Enough water for everyone?
Some areas of Europe have only recently begun to think about addressing droughts and precarious water supplies. Elsewhere, people have faced water shortages for a very long time, and global warming is now exacerbating the situation. In the Andes, for example, strategies to supply people, animals and fields with water even during long periods of drought have a tradition dating back thousands of years. In view of acute water shortage, people in Peru today also resort to such old techniques: Pre-Columbian irrigation canals, called amunas, are being repaired and updated there.
"Reactivating historical practices and techniques can provide those affected with vital resources. But merely focussing on technology will not help us really understand how such indigenous infrastructures functioned. To fundamentally understand them, we need to look at the interaction between immaterial and material factors. Water plays a central role in prehispanic cultures where it links and interacts with spiritual symbolism, cosmological ideas as well as social norms and practices".Kirsten Mahlke, professor of cultural theory and methodology
Water: common good and duty
Mahlke traces these indigenous infrastructures in the colonial-era text "First New Chronicle and Good Government" by Guaman Poma de Ayala (Lima, 1615). The Andean scholar Poma laments that traditional water infrastructures have been destroyed by colonization and calls on the Spanish king to reform the colonial government so that it will provide for the needs of everyone. In his chronicle, Guaman Poma describes not only the nature of the irrigation canals and catch basins, but also the cultural dimensions in which they were embedded, such as myths, rites and laws. The Inca calendar was based on the cycles of water management, which were characterized by the alternating rainy and dry seasons. These cycles were also reflected in people's cosmological conceptions, in which the Milky Way appears as a "river" from which a lama drinks.
Illustration from the chronicle of Guaman Poma de Ayala, described as: "Young woman watering community bed, well water for watering, November"
source: Abb. 1 Royal Danish Library, GKS 2232 kvart: Guaman Poma, Nueva corónica y buen gobierno (c. 1615), S. 1162 , URL digital facsimile: https://poma.kb.dk/permalink/2006/poma/1172/en/text/?open=idm747, last checked on 17.08.2023
According to Andean customary law, which dates back to before the time of Inca rule, water and land use rights were handed down only together. Water and underlying infrastructure were common property, with the municipalities being responsible for it. Cleaning, maintenance and repairs were performed autonomously by household communities (ayllús) in a kind of decentralized common good economy. "Guaman Poma describes the construction and maintenance of water infrastructures as a prehistoric mega-project of the entire Andean population that transcends administrative management and private property", Mahlke explains.
"According to Poma, the primary role of Inca rulers as well as the Spanish king is to act as guardians of a complex infrastructure that countless people built long ago and have maintained ever since. The strict laws of Andean water management were intended to ensure that everyone, especially the poorest, had water for their fields and animals".Kirsten Mahlke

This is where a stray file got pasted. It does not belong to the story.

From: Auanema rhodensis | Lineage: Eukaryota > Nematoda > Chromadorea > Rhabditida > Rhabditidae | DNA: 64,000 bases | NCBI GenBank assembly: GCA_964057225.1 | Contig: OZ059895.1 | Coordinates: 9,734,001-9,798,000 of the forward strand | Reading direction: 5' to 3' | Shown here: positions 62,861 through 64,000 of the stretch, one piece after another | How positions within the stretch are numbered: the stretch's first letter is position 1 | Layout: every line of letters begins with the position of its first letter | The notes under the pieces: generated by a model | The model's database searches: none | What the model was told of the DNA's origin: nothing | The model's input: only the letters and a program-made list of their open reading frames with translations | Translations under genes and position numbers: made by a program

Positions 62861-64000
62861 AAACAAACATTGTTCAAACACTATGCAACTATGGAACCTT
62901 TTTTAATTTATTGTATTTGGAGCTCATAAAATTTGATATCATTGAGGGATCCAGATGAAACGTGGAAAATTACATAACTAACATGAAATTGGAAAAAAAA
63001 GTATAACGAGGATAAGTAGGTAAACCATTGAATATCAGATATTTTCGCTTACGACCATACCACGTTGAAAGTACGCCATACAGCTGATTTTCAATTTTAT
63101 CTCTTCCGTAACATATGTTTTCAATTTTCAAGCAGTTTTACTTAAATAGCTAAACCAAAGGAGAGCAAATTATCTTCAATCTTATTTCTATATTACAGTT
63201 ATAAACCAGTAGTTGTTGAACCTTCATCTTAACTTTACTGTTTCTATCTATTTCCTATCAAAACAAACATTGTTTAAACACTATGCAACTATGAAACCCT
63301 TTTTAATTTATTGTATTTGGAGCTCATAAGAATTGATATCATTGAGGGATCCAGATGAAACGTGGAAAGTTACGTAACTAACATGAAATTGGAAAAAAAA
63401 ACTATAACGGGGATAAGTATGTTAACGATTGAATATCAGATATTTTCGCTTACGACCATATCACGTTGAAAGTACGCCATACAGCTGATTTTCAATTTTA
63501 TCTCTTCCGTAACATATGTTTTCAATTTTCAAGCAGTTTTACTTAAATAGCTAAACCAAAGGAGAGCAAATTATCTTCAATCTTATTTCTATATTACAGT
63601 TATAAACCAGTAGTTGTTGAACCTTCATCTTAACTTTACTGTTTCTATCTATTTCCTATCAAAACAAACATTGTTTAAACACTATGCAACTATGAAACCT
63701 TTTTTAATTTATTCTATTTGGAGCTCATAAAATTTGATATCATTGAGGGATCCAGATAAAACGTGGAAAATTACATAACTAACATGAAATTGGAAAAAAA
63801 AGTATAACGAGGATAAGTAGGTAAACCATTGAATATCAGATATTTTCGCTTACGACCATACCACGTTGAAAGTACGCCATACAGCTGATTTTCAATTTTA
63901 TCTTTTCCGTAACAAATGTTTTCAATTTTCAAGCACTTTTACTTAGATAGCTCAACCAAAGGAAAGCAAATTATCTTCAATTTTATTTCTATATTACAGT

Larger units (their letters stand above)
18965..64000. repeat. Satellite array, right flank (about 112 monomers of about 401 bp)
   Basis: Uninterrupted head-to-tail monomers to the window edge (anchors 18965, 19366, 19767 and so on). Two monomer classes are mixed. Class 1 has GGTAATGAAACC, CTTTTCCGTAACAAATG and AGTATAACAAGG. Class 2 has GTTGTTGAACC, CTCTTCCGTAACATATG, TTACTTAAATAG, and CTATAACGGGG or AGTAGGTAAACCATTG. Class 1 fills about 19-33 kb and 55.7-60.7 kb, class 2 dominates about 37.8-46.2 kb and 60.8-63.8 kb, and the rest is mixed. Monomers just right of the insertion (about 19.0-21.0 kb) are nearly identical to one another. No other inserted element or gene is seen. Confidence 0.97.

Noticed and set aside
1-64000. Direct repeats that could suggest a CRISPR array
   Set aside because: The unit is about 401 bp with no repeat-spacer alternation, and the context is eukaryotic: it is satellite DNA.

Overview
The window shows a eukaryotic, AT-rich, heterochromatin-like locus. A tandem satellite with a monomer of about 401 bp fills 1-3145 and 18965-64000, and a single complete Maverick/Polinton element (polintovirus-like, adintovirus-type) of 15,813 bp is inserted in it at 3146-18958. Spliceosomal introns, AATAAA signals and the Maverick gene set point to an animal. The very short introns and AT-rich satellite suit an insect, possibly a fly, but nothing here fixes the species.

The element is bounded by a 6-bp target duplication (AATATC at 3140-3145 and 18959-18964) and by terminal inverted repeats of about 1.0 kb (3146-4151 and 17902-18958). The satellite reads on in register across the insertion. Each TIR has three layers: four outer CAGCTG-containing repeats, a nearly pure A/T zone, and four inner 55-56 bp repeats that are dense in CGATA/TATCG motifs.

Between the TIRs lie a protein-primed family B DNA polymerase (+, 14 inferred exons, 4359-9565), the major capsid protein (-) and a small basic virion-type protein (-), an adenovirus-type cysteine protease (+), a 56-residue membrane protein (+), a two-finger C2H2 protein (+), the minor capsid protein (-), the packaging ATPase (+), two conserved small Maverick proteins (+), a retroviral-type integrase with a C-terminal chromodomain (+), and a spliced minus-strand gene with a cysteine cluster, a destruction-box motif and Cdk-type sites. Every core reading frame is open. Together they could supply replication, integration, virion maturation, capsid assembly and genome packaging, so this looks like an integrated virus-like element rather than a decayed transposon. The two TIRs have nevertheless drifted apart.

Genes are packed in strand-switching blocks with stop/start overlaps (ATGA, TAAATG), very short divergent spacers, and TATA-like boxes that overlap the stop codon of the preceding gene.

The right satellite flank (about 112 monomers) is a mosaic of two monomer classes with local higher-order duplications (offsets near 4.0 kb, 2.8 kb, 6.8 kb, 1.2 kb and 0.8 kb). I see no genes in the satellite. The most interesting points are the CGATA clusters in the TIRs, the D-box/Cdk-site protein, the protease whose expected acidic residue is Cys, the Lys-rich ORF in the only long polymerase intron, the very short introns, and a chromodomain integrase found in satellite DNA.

The Spanish conquest of the Inca Empire had disastrous consequences for the water supply as well. For their vast estates, called encomiendas, colonial rulers diverted water from the system, ignoring municipal water rights, maintenance obligations and seasonal rhythms. According to Guaman Poma, the Spaniards left little water for the indigenous population, forcing villagers to abandon their homes.
Holistic understanding of infrastructures
What can we learn by studying the cultural dimensions of infrastructure in this problematic situation during the colonial era? In the chronicle, the Spaniards' use of water infrastructure exemplifies a colonial system of ignorance and extractive practices. Destroying infrastructures is portrayed as a new type of crime that threatens past knowledge as well as present and future coexistence. According to Mahlke, the Andean alternative aims to withdraw infrastructure from the domain of individuals in order to enable the community to live a good life, regardless of the particular administration or form of government.
More than 400 years after the chronicle was written, the described conflicts over water supply continue to the present day, albeit with different actors. Today, for example, the indigenous Andean population is protesting against international corporations that are engaged in extremely water-intensive lithium mining in one of the driest areas of the world, thus threatening their livelihoods. "By studying infrastructures over long periods of time, the continuity between colonial and neocolonial economies emerges as a cultural pattern", Kirsten Mahlke states.
"The clash of such contrasting models of water supply systems as the Andean and the colonial Spanish ones cannot be understood without considering the social values and hierarchies, spiritual, symbolic and legal dimensions in which they are embedded. When it comes to managing droughts, such interwoven infrastructure knowledge is relevant today, and not just in Peru".Kirsten Mahlke
Header Image: Water was not only essential for survival, but also had cultic significance (historic Inca site Tipón, Peru)
Photo: ESMERALDA118, Lizenz https://creativecommons.org/licenses/by-sa/4.0/deed.en, cropped